COCA is the voice of ICI and heavy civil construction employers in Ontario. Advocating on behalf of the industry , COCA has a long and successful  history working with members and officials at Queen’s Park to shape the province’s laws and regulations so that contractors can achieve their goals and Ontario can be more prosperous. 

Construction Lien Act

Originally announced March 28, 2014 and launched on February 11, 2015, the long-awaited review of the Ontario Construction Lien Act is nearing completion.  Reform of the antiquated Act has been advocated by COCA for almost two decades and is long overdue.  Lead reviewers Bruce Reynolds and Sharon Vogel will submit their report to the Attorney General and to the Minister of Economic Development, Trade and Infrastructure on April 30, 2016.  It is hoped that the government will consider the report and introduce legislation consistent with COCA’s long-held positions. 

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Prompt Payment

Construction is a primary driver of the economy, providing  for more than 434,000 Ontarians (6.4% of Ontario’s workforce). Yet delinquent payment in construction is rampant and a growing problem in the industry. General and trade contractors are commonly forced to wait extended periods of time before receiving payment  for work that has been certified as being complete.

Delayed payment causes contractors to hire fewer workers, take on fewer apprentices and invest less in capital and equipment.  Furthermore it drives up the costs of construction. 

Because of the efforts of COCA, the issues of delayed payment are well understood at Queen’s Park and there have already been two unsuccessful Private Members Bills introduced in the legislature to address the problem.

In their review of the Ontario Construction Lien Act, Bruce Reynolds and Sharon Vogel were also mandated by the government to consider the issue of delayed payment and make recommendations to correct it.

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Ontario’s Workplace Safety and Insurance Board (WSIB) is an Agency of the Government of Ontario responsible for the administration of the Workplace Safety and Insurance Act and its regulations.

It provides income replacement, health care, medical rehabilitation, disability pensions, return to work and labour market re-entry services to workers in certain industries identified in the Act who become injured while at work or sick due to workplace causes.  It also provides death benefits to surviving dependants of workers who are killed in the course of their work.

Benefits are determined by the government and premium rates required to pay for those benefits are determined by the WSIB.  Premiums are paid by employers. 

The WSIB is currently modernizing the way determines premium rates, the manner in which it classifies employers for the purposes of assigning the appropriate premium rates and the way it adjusts individual employers premium rates to reflect their experience.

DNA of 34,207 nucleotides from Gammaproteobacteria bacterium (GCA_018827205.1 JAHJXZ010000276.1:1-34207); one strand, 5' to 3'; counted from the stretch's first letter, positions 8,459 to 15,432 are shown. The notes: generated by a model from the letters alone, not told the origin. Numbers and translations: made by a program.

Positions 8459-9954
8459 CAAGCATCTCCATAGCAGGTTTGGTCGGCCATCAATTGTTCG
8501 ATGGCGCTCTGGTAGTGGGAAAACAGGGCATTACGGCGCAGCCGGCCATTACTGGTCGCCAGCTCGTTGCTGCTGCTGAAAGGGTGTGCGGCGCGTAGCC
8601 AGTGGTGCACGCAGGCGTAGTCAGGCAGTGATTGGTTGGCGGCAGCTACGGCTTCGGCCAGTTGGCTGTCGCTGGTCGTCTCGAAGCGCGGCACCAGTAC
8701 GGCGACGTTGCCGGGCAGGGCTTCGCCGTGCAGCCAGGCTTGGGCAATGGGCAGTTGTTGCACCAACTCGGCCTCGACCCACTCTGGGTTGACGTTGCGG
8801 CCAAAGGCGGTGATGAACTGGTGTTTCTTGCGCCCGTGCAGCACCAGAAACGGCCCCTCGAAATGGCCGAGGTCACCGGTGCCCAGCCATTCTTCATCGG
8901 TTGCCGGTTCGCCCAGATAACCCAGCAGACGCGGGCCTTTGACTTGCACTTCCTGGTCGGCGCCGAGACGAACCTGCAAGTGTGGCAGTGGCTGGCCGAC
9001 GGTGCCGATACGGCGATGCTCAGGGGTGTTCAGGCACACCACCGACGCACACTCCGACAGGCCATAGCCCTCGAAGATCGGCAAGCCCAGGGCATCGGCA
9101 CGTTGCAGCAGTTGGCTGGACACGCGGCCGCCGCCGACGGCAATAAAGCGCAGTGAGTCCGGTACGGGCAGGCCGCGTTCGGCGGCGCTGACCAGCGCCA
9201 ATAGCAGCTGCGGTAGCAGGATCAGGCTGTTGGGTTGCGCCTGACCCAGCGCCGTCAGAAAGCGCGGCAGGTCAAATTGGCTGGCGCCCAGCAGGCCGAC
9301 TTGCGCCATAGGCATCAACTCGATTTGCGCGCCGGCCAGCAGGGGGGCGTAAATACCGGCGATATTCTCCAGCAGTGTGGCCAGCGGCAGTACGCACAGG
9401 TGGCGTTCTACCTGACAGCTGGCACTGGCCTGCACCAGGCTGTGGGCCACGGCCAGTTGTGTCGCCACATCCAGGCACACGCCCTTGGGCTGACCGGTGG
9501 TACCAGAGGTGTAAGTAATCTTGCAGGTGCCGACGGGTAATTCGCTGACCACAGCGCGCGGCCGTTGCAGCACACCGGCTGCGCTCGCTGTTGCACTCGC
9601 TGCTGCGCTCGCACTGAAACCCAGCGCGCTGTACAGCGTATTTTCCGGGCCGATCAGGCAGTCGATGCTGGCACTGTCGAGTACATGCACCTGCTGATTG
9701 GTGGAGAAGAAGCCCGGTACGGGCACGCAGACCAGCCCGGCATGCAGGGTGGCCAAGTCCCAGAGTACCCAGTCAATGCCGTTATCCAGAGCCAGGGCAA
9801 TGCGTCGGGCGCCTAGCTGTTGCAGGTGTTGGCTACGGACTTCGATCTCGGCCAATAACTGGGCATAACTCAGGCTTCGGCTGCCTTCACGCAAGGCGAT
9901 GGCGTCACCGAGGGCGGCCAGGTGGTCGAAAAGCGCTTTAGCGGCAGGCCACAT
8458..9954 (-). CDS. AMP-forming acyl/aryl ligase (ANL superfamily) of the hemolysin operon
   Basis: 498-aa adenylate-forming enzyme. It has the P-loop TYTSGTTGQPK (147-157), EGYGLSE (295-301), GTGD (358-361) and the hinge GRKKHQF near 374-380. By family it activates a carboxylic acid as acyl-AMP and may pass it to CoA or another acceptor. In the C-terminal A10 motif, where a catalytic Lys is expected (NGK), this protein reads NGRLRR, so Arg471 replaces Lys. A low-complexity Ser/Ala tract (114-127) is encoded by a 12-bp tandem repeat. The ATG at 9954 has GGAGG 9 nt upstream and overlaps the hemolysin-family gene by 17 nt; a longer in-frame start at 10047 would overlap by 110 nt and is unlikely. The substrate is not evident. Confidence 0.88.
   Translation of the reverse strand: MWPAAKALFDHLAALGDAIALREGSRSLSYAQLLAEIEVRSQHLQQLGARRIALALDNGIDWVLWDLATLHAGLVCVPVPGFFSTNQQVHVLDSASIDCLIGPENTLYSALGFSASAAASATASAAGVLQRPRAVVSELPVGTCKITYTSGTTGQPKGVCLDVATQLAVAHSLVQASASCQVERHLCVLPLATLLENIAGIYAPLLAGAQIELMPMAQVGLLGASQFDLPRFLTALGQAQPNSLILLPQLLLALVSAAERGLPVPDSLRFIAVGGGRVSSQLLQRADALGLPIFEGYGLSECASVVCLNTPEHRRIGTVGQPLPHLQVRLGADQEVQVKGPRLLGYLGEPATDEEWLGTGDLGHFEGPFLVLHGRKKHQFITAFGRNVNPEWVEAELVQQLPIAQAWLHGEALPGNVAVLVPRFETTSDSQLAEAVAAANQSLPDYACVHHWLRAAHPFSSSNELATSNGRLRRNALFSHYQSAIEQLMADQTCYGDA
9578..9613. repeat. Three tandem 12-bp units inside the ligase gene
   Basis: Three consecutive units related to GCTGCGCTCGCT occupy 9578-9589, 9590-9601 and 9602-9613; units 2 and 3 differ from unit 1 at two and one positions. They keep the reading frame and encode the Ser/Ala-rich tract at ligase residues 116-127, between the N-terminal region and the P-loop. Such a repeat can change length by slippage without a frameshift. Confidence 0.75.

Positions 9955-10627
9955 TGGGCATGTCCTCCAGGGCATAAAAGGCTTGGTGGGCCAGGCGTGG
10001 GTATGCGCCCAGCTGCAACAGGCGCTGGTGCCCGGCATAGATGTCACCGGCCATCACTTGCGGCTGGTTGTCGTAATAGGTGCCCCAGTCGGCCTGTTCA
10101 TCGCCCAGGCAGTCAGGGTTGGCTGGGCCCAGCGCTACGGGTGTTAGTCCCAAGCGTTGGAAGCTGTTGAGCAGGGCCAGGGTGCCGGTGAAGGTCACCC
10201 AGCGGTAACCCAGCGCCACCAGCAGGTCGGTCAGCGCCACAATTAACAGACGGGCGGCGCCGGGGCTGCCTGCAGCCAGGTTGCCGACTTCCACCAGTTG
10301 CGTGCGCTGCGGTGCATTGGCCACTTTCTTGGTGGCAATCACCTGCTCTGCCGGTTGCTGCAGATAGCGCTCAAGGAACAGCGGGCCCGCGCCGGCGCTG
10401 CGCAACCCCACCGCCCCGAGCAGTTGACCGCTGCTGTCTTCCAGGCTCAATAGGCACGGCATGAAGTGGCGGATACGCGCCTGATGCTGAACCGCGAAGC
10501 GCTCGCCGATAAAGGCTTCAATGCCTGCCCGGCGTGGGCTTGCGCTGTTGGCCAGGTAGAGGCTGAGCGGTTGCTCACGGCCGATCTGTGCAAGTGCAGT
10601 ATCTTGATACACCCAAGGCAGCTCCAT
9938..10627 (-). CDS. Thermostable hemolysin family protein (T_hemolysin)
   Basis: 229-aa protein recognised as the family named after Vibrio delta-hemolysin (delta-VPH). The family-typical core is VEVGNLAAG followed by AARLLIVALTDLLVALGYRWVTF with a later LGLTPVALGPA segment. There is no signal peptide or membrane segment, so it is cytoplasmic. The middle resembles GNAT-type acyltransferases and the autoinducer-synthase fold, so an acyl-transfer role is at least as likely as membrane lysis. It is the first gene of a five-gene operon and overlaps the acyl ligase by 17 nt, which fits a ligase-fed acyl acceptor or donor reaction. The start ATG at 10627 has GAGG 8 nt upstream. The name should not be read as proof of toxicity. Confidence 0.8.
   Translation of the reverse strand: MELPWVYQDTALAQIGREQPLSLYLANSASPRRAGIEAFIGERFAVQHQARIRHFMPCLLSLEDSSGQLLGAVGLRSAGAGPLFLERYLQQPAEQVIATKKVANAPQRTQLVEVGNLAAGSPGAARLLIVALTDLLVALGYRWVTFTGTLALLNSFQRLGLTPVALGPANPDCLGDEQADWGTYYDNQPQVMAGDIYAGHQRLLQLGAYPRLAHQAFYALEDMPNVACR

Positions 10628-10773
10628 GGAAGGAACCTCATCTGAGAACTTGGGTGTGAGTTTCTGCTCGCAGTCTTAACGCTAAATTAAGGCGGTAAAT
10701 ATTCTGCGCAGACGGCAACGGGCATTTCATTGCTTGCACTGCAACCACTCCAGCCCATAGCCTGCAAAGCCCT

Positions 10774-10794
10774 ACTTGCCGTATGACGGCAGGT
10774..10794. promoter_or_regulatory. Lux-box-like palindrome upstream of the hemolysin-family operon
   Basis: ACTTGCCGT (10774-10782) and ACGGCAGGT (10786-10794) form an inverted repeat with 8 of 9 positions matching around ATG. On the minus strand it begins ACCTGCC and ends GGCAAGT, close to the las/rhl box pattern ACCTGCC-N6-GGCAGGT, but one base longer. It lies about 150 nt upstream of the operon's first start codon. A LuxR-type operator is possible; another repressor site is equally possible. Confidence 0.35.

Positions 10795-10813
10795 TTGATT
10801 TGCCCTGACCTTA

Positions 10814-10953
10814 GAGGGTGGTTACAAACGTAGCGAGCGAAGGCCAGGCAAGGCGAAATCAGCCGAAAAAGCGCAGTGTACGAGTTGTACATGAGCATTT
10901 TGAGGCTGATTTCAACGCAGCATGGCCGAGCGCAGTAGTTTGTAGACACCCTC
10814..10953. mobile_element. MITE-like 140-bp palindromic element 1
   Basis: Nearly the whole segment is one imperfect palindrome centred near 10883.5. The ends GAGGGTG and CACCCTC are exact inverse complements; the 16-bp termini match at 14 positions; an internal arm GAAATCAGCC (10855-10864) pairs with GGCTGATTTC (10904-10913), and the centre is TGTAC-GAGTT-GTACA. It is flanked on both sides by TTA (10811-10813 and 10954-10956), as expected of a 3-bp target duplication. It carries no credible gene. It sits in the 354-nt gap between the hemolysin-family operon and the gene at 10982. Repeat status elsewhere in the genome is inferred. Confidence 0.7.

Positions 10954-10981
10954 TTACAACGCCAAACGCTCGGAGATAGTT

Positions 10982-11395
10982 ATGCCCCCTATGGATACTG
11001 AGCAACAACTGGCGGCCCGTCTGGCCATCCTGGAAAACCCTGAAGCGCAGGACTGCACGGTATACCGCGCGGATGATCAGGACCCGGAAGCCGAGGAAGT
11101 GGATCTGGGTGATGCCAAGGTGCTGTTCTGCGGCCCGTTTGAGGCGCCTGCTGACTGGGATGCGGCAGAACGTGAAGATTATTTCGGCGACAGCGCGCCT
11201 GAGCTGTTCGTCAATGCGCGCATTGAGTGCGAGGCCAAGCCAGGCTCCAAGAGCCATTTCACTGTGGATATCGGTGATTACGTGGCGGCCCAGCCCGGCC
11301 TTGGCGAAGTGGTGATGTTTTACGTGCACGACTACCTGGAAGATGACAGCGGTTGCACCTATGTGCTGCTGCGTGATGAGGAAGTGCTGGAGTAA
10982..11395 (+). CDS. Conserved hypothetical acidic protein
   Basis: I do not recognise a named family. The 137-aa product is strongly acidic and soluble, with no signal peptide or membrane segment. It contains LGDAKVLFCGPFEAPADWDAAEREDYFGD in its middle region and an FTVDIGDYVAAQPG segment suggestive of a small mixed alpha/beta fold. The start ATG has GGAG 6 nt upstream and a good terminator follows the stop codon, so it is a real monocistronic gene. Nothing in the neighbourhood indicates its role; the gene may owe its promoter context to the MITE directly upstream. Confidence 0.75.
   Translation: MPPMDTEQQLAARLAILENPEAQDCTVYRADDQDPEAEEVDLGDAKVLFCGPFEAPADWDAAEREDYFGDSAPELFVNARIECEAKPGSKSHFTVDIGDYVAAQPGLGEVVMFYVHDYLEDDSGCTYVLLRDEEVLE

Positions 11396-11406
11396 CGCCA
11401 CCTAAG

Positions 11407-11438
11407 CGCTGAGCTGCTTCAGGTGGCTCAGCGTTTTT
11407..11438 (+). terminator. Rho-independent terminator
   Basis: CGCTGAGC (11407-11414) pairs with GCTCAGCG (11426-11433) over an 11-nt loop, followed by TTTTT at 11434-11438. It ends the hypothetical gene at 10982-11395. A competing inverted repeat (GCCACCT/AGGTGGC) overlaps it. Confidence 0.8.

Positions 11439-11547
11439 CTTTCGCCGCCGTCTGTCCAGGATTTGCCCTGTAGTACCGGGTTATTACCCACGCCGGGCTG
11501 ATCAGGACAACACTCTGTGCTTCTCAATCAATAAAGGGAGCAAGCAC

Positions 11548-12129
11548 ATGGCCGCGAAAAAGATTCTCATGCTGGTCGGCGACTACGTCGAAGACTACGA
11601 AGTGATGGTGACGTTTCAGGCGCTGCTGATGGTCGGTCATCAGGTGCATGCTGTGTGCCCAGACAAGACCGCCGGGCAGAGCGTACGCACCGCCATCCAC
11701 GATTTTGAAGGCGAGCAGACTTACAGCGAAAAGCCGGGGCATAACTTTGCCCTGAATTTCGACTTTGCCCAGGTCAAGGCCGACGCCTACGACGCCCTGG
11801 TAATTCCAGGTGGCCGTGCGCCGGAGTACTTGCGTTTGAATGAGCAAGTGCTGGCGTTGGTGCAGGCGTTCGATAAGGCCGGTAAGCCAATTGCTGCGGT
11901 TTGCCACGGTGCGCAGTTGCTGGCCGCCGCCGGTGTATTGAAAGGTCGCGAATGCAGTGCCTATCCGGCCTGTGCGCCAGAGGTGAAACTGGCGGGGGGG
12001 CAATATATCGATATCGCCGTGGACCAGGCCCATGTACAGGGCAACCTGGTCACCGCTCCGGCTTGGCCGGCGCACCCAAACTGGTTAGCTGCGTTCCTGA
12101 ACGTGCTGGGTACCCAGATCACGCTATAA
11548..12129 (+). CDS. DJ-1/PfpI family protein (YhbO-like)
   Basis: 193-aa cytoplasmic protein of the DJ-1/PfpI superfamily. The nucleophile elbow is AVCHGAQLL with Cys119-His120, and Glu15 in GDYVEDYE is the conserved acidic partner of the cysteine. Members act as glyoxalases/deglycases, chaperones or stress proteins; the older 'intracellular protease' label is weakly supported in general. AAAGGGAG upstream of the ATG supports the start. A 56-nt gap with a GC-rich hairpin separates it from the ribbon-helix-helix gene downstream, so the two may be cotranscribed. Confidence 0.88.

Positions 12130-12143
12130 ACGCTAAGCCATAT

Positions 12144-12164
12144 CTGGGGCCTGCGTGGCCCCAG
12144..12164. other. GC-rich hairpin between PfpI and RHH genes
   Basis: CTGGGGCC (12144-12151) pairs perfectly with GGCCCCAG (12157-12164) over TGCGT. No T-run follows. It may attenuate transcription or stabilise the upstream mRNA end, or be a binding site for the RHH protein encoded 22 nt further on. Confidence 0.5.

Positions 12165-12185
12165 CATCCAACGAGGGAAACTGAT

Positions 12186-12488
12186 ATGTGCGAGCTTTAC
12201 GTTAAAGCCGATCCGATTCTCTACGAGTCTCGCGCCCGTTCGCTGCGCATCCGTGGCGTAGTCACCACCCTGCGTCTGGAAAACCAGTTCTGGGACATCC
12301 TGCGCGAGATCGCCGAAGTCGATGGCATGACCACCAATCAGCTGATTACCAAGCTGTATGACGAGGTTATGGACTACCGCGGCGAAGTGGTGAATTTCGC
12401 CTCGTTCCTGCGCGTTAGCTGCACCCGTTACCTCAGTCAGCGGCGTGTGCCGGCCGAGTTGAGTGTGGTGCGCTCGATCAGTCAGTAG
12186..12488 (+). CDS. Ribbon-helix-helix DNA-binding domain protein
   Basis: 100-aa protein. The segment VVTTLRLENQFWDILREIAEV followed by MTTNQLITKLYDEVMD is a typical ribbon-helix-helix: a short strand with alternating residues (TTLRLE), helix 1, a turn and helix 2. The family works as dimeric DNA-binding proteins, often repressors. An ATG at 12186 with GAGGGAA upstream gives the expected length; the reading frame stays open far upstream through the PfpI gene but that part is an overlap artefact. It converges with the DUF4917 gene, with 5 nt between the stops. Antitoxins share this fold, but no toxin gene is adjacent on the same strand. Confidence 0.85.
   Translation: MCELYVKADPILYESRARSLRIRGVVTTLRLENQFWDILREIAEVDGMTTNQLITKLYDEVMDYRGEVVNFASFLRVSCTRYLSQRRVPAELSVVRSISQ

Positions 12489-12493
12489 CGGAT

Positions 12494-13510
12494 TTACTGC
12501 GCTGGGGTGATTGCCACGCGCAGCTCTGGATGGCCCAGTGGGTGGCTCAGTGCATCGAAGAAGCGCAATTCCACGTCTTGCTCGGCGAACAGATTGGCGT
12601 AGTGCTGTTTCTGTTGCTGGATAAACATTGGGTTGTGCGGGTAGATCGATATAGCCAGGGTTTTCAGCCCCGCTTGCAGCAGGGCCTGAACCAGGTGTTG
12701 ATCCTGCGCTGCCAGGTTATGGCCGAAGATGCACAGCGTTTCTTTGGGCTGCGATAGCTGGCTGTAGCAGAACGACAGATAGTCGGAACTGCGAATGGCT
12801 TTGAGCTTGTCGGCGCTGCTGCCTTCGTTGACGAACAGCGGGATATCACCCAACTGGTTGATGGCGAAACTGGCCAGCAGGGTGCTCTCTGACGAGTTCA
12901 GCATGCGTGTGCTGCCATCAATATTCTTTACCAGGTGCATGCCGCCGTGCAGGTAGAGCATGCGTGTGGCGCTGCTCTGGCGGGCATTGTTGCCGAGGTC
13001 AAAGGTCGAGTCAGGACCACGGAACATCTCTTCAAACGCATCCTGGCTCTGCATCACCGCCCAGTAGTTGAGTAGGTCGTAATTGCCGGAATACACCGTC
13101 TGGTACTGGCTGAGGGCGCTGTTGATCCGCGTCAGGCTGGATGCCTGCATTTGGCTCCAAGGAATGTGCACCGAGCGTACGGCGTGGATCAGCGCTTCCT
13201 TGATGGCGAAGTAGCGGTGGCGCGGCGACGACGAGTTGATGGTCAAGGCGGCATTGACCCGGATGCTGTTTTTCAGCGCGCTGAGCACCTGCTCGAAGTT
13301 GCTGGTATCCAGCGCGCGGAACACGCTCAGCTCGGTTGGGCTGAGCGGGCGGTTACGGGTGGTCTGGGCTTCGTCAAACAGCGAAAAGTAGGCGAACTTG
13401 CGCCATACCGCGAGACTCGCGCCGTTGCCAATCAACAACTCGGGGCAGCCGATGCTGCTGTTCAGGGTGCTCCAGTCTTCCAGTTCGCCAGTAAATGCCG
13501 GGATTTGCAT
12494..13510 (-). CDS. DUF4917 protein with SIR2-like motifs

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Occupational Health and Safety

Construction work by its very nature is hazardous.  It’s physical; the work environment changes constantly; workers are often exposed to severe weather conditions; and the workforce on construction changes regularly as projects advance. This is why health and safety must be paramount on every construction site in Ontario.  Preventing work-related illness and injury is the most important job at all construction sites because all workers deserve the right to return home to their families safe and sound each and every day.

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Ontario College of Trades

In October 2014, the Ministry of Training, Colleges and Universities announced that Tony Dean, well known to the Ontario construction industry through his work leading the expert panel on health and safety, would lead a review the Ontario College of Trades.  Dean’s report was submitted and on November 20, 2015 the Ministry announced that it had accepted his recommendations and that it would work with the College of Trades to implement them, including introducing a Bill in the Spring 2016 session of the legislature.

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Third Party Verification

Ontario contractors and industry suppliers have expressed concern about the increasing use by buyers of construction  of third-party verification services to offload their responsibilities for health and safety on their construction projects. 

COCA is opposed to the use of third party verification companies because they fail to improve the health and safety performance on construction projects, they impose a significant administrative burden and undue expense on contractors who are bidding work and in the end add little value and drive up the cost of construction.

Public Infrastructure InvestmentPublic infrastructure is critically important to our way of life in Ontario.  Without our roads, highways and bridges, hospitals, colleges, universities and schools, water and sewage delivery systems and treatment plants, parks, community centres and arenas and other public infrastructure, we would not enjoy the same high standard of living.  Governments at all levels must continue to invest in the maintenance and development of our public infrastructure to maintain and improve our standard of living.  

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Accessibility For Ontarians With Disabilities Act (AODA)

The Accessibility for Ontarians with Disabilities Act, 2005 (AODA) became law on June 13, 2005. Under this landmark legislation, the government of Ontario has developed mandatory accessibility standards that identifies, removes, and prevents barriers for people with disabilities.

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